30. 30.
    Pfurtscheller G, Guger C, Müller G, Krausz G, Neuper C (2000) Brain oscillations control hand orthosis in a tetraplegic. Neurosci Lett 292:211–214CrossRefGoogle Scholar
  31. 31.
    Rizzolatti G, Fadiga L, Gallese V, Fogassi L (1996) Premotor cortex and the recognition of motor actions. Brain Res Cogn Brain Res 3:131–141CrossRefGoogle Scholar
  32. 32.
    Scherer R, Muller GR, Neuper C, Graimann B, Pfurtscheller G (2004) An asynchronously controlled EEG-based virtual keyboard: improvement of the spelling rate. IEEE Trans Bio-Med Eng 51:979–984CrossRefGoogle Scholar
  33. 33.
    Siddall PJ, Taylor DA, McClelland JM, Rutkowski SB, Cousins MJ (1999) Pain report and the relationship of pain to physical factors in the first 6 months following spinal cord injury. Pain 81:187–197CrossRefGoogle Scholar
  34. 34.
    Tran Y, Craig A, Boord P, Craig D (2004) Using independent component analysis to remove artifact from electroencephalographic measured during stuttered speech. Med Biol Eng Comput 42:627–633CrossRefGoogle Scholar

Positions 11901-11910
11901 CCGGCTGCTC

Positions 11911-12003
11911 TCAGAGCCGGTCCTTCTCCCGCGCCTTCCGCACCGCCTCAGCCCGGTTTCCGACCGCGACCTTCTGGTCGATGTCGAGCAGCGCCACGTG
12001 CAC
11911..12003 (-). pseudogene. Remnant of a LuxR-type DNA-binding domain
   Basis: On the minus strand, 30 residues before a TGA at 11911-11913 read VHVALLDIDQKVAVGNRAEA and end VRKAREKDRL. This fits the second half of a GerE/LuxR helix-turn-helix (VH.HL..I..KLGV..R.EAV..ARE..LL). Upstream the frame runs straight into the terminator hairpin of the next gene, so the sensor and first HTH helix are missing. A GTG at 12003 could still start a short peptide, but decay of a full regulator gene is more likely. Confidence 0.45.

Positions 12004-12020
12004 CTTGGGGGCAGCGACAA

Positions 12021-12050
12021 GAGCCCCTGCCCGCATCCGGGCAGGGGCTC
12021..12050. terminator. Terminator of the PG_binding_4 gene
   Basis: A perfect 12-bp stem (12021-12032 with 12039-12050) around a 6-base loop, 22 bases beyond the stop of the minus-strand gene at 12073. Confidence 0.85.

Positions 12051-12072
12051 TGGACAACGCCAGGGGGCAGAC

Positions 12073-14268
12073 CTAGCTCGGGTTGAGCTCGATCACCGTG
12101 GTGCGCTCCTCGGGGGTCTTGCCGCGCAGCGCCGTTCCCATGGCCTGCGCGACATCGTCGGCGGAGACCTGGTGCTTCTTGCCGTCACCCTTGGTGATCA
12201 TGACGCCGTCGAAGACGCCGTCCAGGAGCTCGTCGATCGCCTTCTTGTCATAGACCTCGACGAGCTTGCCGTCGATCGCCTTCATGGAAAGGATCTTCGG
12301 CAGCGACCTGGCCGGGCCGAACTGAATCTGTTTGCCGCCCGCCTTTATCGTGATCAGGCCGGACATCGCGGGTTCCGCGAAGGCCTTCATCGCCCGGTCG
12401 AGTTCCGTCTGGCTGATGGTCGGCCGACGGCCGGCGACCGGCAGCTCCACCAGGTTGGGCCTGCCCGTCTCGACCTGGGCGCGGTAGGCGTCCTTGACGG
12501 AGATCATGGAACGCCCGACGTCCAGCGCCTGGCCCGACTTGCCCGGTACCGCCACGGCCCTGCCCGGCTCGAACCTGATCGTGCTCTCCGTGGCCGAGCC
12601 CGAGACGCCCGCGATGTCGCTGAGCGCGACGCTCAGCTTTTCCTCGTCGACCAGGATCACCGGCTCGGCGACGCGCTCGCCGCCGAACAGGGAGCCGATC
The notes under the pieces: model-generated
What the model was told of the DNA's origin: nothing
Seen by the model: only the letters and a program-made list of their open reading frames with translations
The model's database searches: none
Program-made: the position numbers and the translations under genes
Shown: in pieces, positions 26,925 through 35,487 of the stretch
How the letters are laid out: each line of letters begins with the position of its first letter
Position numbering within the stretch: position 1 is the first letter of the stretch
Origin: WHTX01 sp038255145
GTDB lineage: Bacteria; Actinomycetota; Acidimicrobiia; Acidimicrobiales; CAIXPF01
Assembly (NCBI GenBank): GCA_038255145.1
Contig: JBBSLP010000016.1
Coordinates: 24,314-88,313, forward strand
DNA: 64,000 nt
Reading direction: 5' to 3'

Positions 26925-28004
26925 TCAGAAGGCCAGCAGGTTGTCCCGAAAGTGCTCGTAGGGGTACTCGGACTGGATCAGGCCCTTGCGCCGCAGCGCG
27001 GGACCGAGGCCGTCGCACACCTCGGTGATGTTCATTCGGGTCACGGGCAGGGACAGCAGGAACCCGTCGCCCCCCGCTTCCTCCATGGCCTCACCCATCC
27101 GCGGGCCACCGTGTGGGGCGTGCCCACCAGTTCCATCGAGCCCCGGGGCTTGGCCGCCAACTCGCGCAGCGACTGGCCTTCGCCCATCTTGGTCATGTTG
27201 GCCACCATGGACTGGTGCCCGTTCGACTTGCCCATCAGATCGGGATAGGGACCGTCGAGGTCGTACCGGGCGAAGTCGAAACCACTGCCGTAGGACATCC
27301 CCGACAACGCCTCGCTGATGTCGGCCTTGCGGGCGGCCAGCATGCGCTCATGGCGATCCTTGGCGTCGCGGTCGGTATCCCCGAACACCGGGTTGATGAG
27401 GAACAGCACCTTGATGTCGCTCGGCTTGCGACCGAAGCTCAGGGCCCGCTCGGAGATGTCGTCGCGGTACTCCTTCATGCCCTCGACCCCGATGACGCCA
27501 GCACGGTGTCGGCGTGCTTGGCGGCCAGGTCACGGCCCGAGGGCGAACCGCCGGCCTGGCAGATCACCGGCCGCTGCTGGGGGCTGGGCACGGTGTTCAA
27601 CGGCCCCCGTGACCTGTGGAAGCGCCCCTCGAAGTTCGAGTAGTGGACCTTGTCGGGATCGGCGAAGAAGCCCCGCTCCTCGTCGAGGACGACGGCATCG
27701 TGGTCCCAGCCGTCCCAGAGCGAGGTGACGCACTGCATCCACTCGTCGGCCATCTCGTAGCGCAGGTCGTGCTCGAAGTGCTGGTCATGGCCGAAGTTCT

35. 35.
    van Burik M, Edlinger G, Pfurtscheller G (1999) Spatial mapping of ERD/ERS. In G. Pfurtscheller & F. H. Lopes da Silva (Eds.), Event-Related Desynchronization, in Handbook of Electroencephalography and Clinical Neurophysiology; rev. ser. v.6: 107-118. Elsevier ScienceGoogle Scholar
  36. 36.
    Wolpaw JR, McFarland DJ (1994) Multichannel EEG-based brain–computer communication. Electroenceph Clin Neurophysiol 90:444–449CrossRefGoogle Scholar

Copyright information

© International Federation for Medical and Biological Engineering 2010

Authors and Affiliations

  • Peter Boord
    • 1
    Email author
  • Ashley Craig
    • 2
  • Yvonne Tran
    • 2
  • Hung Nguyen
    • 3
  1. 1.Brain Resource Ltd.UltimoAustralia
  2. 2.Rehabilitation Studies UnitUniversity of SydneyRydeAustralia
  3. 3.Faculty of Engineering and Information TechnologyUniversity of Technology SydneyUltimoAustralia

Personalised recommendations